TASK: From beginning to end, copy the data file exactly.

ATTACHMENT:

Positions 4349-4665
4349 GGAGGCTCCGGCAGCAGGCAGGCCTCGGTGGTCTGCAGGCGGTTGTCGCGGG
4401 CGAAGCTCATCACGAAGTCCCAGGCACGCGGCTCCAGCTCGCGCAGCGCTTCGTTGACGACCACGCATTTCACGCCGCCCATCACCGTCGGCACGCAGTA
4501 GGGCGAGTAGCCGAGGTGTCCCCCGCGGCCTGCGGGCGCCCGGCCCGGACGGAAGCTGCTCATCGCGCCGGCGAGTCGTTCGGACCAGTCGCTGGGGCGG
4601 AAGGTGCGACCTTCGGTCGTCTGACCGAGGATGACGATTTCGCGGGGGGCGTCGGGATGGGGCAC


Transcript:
Positions 4349-4665
4349 GGAGGCTCCGGCAGCAGGCAGGCCTCGGTGGTCTGCAGGCGGTTGTCGCGGG
4401 CGAAGCTCATCACGAAGTCCCAGGCACGCGGCTCCAGCTCGCGCAGCGCTTCGTTGACGACCACGCATTTCACGCCGCCCATCACCGTCGGCACGCAGTA
4501 GGGCGAGTAGCCGAGGTGTCCCCCGCGGCCTGCGGGCGCCCGGCCCGGACGGAAGCTGCTCATCGCGCCGGCGAGTCGTTCGGACCAGTCGCTGGGGCGG
4601 AAGGTGCGACCTTCGGTCGTCTGACCGAGGATGACGATTTCGCGGGGGGCGTCGGGATGGGGCAC